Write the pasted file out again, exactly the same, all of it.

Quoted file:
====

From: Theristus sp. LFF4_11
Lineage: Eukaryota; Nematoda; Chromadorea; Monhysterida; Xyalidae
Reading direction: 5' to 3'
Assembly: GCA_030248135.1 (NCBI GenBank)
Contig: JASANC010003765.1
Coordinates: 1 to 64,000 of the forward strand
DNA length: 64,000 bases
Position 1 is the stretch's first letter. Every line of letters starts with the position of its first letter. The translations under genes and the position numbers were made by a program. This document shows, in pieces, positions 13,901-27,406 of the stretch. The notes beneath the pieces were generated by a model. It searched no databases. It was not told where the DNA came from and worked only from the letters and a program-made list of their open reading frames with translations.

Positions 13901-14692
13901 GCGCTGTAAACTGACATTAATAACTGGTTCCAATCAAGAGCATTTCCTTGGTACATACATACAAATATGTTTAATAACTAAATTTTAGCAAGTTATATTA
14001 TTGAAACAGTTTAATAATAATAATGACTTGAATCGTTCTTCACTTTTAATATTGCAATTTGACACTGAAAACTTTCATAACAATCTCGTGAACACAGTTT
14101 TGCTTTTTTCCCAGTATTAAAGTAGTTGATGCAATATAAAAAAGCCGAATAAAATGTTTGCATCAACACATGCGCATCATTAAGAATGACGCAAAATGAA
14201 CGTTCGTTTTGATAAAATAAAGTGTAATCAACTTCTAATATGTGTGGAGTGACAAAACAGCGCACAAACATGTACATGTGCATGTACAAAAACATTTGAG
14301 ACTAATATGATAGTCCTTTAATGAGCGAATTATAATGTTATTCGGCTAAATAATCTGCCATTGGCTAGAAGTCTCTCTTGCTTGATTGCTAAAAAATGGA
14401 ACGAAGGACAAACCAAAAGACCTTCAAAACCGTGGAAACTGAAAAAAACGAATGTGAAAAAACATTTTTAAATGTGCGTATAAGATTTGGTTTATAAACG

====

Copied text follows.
From: Theristus sp. LFF4_11
Lineage: Eukaryota; Nematoda; Chromadorea; Monhysterida; Xyalidae
Reading direction: 5' to 3'
Assembly: GCA_030248135.1 (NCBI GenBank)
Contig: JASANC010003765.1
Coordinates: 1 to 64,000 of the forward strand
DNA length: 64,000 bases
Position 1 is the stretch's first letter. Every line of letters starts with the position of its first letter. The translations under genes and the position numbers were made by a program. This document shows, in pieces, positions 13,901-27,406 of the stretch. The notes beneath the pieces were generated by a model. It searched no databases. It was not told where the DNA came from and worked only from the letters and a program-made list of their open reading frames with translations.

Positions 13901-14692
13901 GCGCTGTAAACTGACATTAATAACTGGTTCCAATCAAGAGCATTTCCTTGGTACATACATACAAATATGTTTAATAACTAAATTTTAGCAAGTTATATTA
14001 TTGAAACAGTTTAATAATAATAATGACTTGAATCGTTCTTCACTTTTAATATTGCAATTTGACACTGAAAACTTTCATAACAATCTCGTGAACACAGTTT
14101 TGCTTTTTTCCCAGTATTAAAGTAGTTGATGCAATATAAAAAAGCCGAATAAAATGTTTGCATCAACACATGCGCATCATTAAGAATGACGCAAAATGAA
14201 CGTTCGTTTTGATAAAATAAAGTGTAATCAACTTCTAATATGTGTGGAGTGACAAAACAGCGCACAAACATGTACATGTGCATGTACAAAAACATTTGAG
14301 ACTAATATGATAGTCCTTTAATGAGCGAATTATAATGTTATTCGGCTAAATAATCTGCCATTGGCTAGAAGTCTCTCTTGCTTGATTGCTAAAAAATGGA
14401 ACGAAGGACAAACCAAAAGACCTTCAAAACCGTGGAAACTGAAAAAAACGAATGTGAAAAAACATTTTTAAATGTGCGTATAAGATTTGGTTTATAAACG